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    "When many cures are offered for a disease, it means the disease is not curable" -Anton Chekhov

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    Monday, January 24, 2005

    Preparedness Watch: When terrorists flew airplanes into the World Trade Center and the Pentagon, there were quite a few lamentations in the media questioning why we were so ill prepared for such a scenario. The common line was if Hollywood could imagine it, why couldn't those responsible for our national defense? And yet, there are those who still haven't absorbed the lessons of that day. They want to shut down research on bioterrorism defense/a>:

    Others argue that the known terrorist groups have little sophistication about biological weapons. Instead, these critics say, the biodefense expansion has been fueled by a scramble for federal money.

    Currently there are four Biosafety Level 4 laboratories nationwide, with six more planned; 50 laboratories operate at Biosafety Level 3, sufficient to work with anthrax, and 19 more are planned at universities and government institutions, according to the Sunshine Project, a Texas group that is tracking the growth.

    In the only major bioterrorist attack in American history - the anthrax-laced letters mailed to news media figures and two senators in fall 2001, killing five people - F.B.I. investigators have focused chiefly on the theory that the anthrax originated not with outside terrorists but within an American biodefense program.

    By the same token, the critics say, the tularemia that sickened the workers in Boston would not have existed if not for bioterror research. Dr. Richard H. Ebright, a molecular biologist at Rutgers University, said the disease "has zero public-health importance." Only about 130 cases a year are reported in the United States.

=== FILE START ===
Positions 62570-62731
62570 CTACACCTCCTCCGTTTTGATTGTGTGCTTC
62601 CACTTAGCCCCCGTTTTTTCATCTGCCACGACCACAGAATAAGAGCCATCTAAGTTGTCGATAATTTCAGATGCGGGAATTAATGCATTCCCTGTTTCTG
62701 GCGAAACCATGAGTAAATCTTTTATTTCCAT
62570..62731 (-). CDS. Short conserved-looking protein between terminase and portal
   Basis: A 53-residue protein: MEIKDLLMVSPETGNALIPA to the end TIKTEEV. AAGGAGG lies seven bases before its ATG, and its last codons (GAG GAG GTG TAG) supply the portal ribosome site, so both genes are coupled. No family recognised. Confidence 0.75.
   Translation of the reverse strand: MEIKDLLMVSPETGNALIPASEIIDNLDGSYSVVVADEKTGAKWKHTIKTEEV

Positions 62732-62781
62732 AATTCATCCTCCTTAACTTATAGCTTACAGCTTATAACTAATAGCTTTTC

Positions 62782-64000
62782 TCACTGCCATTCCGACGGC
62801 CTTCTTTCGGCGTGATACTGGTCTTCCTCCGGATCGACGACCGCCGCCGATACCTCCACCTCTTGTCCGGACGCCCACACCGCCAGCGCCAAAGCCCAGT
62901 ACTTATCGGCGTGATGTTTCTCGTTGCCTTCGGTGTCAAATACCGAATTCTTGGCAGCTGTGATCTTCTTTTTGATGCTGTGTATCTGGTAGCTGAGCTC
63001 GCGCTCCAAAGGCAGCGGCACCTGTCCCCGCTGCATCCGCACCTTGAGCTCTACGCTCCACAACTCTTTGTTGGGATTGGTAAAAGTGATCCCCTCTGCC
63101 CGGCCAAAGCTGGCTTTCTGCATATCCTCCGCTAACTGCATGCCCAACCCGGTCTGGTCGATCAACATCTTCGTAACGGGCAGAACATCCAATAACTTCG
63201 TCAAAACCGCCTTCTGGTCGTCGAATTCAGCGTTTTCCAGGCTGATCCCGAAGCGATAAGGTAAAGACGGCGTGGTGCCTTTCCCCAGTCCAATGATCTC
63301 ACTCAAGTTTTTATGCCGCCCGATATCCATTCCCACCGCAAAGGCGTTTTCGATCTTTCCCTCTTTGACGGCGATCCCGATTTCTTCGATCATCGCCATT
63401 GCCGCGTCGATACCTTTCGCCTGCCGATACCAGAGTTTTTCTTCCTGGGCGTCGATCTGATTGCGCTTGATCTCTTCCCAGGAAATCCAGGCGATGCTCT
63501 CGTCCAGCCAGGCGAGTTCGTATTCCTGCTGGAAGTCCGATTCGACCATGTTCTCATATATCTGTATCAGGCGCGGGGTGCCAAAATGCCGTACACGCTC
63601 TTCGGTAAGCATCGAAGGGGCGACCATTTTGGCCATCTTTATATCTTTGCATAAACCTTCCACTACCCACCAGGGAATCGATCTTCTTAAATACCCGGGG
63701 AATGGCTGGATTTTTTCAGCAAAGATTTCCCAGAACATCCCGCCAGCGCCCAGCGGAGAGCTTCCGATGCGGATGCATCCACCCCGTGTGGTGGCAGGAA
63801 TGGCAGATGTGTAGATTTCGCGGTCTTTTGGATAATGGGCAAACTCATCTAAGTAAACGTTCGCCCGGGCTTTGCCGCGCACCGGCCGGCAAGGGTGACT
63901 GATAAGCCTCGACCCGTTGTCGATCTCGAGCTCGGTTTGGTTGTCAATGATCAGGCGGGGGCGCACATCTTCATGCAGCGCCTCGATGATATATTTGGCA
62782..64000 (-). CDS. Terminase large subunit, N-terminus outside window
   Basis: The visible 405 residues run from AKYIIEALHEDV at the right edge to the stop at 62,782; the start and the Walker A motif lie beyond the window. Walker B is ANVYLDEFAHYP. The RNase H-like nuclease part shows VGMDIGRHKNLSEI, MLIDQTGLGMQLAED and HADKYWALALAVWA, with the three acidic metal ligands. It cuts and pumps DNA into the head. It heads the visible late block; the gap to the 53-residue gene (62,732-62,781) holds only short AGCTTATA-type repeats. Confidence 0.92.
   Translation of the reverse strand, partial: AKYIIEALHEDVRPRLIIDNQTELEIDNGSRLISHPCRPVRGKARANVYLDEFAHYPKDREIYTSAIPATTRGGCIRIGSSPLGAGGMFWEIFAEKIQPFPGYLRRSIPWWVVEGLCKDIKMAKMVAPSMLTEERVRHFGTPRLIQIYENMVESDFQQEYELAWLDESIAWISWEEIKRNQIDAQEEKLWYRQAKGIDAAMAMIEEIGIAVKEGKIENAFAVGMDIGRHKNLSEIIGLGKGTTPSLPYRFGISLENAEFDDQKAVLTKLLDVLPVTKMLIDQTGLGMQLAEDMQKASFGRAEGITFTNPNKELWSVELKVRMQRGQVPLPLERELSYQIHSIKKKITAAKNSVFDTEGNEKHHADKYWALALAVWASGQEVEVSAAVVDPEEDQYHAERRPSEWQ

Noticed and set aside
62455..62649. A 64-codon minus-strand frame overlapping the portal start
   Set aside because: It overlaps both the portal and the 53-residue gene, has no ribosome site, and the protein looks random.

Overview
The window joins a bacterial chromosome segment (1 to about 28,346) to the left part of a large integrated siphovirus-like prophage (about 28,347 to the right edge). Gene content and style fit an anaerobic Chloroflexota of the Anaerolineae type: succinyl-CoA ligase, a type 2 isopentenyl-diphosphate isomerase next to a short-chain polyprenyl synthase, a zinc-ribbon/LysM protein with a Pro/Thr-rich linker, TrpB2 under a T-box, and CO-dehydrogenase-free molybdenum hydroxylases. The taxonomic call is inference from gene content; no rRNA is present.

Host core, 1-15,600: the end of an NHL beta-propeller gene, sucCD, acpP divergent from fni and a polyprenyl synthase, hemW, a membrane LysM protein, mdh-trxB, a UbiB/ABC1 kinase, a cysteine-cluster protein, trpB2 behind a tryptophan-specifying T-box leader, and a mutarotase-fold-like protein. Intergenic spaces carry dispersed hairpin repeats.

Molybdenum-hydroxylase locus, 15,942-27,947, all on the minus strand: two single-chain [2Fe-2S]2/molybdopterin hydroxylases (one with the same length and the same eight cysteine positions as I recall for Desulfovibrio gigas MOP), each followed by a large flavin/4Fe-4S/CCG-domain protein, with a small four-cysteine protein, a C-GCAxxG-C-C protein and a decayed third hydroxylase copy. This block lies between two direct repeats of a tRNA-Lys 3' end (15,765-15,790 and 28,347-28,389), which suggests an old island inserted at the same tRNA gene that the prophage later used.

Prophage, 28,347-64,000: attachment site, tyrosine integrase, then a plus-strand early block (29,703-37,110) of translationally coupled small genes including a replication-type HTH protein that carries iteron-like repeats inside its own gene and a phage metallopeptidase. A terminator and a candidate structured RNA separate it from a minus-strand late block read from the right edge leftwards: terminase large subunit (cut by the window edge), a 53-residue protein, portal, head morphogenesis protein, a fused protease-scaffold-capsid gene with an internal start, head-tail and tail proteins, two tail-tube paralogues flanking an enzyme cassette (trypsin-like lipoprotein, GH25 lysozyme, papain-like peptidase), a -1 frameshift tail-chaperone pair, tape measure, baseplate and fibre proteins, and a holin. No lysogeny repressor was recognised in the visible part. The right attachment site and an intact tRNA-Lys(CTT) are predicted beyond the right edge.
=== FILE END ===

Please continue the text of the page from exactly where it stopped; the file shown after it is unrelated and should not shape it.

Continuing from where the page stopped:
The tularemia cases were in three biodefense labworkers who mishandled a specimen. Tularemia in its natural form is not transmissable from person to person. (You get it from rabbits.) Certainly, safety and security at these labs should be high priority. There's no room for shoddy work, but arguing that the whole program should be shut down is an over-reaction born of hysteria. One researcher puts the threat into perspective:

    One scientist who supports the increase in biodefense spending, Dr. Tara O'Toole, does not dismiss the safety issues. In fact, she said, the biodefense expansion has focused attention on long-neglected biosafety rules. But she believes the danger of bioterrorism is so great that the billions of dollars being spent on protections may not be enough.

    "I think bioterrorism is the biggest national security threat of the 21st century," said Dr. O'Toole, director of the Center for Biosecurity of the University of Pittsburgh Medical Center. "So I want a robust biodefense research and development program."

    Dr. O'Toole recently helped organize a bioterror exercise, called Atlantic Storm, in which terrorists attack with smallpox in the United States and four foreign countries, killing more than 87,000 people. Such a potential toll puts the risk of laboratory accidents in a different perspective.

    But is that situation realistic, when nothing remotely approaching such an attack has ever occurred?

    Amazing that a newspaper in the same city where the Twin Towers once stood could print that last line.

    posted by Sydney on 1/24/2005 07:58:00 AM 0 comments


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